Snact has found a way of being disposable without causing environmental damage

Each year at least 8m tonnes of plastic waste ends up in the ocean and it is predicted that by 2050 there will be more plastic than fish in the sea. According to Ilana Taub, co-founder of Snact, a London eco-startup that creates snacks from surplus fruit, quoted in The Guardian, “It’s crazy, when you think how much plastic has invaded our lives. It’s easy and [food] safe, but not feasible in the long run. We need to find alternatives.”

In a blog post earlier this year we described how composting addresses both food and packaging waste, and also how Snact makes an excellent use case for a creative and sustainable solution to food waste.

Since then, as Ilana described in the article in The Guardian, Snact have launched their delicious fruit jerky in compostable packaging from TIPA, with an announcement saying, “Our new innovative packaging, developed by Israeli start-up TIPA, is just as durable and impermeable as ordinary plastic – but it biologically decomposes within just 180 days and becomes a fertilizer for soil, behaving similarly to an orange peel.”

Packaging products sustainably

tipa-and-snact-test The Snact announcement described the lab tests conducted by TIPA ahead of the launch saying, “In tests run by TIPA’s labs to simulate home composting conditions, the new Snact packaging decomposed in just 24 weeks. Most commonly available food packaging today is non-recyclable, so this innovation marks a significant step to reduce the unsustainable volume of plastic waste currently generated by the industry.”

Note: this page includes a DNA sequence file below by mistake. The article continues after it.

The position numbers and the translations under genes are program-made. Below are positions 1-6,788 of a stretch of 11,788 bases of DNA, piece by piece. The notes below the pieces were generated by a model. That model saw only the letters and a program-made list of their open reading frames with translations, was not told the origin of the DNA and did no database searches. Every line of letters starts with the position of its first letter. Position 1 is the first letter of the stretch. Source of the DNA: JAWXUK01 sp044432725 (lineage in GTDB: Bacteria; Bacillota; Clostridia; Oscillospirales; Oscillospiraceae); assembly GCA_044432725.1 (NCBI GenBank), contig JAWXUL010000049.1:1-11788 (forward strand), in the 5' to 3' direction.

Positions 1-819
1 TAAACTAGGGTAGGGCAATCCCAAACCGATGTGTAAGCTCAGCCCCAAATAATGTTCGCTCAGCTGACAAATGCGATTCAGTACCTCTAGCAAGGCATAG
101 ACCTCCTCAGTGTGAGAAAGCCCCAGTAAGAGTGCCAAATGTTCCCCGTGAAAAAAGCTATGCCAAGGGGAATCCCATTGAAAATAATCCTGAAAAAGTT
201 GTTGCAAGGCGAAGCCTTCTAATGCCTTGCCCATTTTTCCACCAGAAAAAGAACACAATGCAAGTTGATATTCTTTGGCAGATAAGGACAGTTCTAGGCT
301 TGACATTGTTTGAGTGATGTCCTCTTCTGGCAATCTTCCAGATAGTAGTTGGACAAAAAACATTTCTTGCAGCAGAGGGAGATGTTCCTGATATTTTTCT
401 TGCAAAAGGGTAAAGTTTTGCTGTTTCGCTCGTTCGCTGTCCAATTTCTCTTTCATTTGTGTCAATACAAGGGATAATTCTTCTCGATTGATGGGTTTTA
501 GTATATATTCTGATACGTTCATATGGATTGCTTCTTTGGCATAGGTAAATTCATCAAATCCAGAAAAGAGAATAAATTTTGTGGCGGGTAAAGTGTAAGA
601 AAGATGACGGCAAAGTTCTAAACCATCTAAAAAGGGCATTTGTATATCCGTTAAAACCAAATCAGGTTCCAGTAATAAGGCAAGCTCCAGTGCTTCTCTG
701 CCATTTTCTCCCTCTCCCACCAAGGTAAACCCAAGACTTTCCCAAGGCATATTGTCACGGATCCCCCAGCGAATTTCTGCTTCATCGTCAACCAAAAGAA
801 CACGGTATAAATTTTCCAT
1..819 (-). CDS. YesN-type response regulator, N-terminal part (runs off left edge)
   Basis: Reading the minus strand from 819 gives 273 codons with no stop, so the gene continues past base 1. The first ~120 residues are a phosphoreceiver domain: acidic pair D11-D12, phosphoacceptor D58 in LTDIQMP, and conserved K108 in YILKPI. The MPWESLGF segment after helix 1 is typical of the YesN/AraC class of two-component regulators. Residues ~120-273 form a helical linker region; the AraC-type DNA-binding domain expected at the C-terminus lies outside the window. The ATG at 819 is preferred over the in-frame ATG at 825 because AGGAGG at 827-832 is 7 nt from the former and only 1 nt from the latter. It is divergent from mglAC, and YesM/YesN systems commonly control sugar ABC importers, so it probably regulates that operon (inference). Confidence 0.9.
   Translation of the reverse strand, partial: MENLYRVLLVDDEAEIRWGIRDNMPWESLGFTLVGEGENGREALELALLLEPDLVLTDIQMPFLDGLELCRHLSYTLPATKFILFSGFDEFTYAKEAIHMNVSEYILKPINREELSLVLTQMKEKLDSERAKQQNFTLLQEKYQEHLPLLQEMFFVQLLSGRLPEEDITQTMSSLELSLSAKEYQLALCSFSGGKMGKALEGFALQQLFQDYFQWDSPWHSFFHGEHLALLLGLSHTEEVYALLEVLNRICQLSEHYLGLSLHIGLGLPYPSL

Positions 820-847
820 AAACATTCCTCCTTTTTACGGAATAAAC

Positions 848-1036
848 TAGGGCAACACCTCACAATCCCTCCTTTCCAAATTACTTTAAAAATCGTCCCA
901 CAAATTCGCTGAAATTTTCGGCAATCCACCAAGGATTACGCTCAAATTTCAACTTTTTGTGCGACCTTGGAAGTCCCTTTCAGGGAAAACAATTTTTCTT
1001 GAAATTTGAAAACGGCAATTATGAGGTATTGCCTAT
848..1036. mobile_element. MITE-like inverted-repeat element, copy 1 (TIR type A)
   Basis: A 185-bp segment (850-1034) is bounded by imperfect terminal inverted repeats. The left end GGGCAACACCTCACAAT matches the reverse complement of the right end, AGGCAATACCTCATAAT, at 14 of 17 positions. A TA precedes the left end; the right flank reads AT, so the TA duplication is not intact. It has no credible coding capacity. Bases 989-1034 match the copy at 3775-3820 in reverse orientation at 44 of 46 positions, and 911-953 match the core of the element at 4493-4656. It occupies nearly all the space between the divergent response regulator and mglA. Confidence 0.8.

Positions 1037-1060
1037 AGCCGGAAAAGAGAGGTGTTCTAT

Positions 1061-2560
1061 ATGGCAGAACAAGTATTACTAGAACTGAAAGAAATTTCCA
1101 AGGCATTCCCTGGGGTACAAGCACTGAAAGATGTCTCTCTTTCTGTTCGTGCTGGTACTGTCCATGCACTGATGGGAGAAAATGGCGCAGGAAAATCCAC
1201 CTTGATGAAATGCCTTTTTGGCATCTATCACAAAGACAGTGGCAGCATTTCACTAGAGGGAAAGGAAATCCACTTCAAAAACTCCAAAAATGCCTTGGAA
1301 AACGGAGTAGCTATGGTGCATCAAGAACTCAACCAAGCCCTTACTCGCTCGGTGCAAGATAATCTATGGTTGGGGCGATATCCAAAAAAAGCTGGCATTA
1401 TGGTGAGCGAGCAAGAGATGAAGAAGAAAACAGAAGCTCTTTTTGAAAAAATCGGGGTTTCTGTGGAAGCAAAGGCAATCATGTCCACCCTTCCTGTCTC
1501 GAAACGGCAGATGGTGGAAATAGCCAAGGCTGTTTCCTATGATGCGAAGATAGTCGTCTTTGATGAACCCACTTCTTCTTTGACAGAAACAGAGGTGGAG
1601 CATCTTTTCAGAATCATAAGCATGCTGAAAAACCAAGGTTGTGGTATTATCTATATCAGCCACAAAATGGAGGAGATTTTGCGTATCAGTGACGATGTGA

The announcement continued, “Since our inception we’ve been trying to come up with a way to package our products sustainably. We launched our previous eco friendly food packaging in November last year with traditional plastic because we struggled to find an environmentally-friendly option that was food safe and had the functional properties required. Our customers – Snactivists – wanted to see us leave plastic packaging behind and now we have the perfect solution to do this. This development will ensure our packaging matches the ethos of the company: promoting sustainability and tackling the causes of waste – now reducing packaging waste as well as food waste. It is a big step in making our business sustainable in every way.”

As Ilana described it in The Guardian, “We have found a way of being disposable without causing environmental damage.”

New materials for a new plastics economy

In the same feature article in The Guardian described above, Rob Opsomer, who leads the Ellen MacArthur Foundation’s new plastics economy drive, argued that, “Shifting towards new materials that enable recycling or composting is one of several strategies to redesign packaging applications.”

The new plastics economy initiative aims to overcome the limitations of today’s incremental improvements and fragmented initiatives, to create a shared sense of direction, to spark a wave of innovation and to move the plastics value chain into a positive spiral of value capture, stronger economics, and better environmental outcomes.

Compostable packages not only have the potential to divert massive amounts of plastic packaging from landfills, but also to be used to create nutrients for the soil via the creation of compost, which in return could help grow more crops. If compostable packaging, like TIPA’s packaging, is also partially bio-based, it can assist to further decouple plastic from depleting and polluting fossil fuels.

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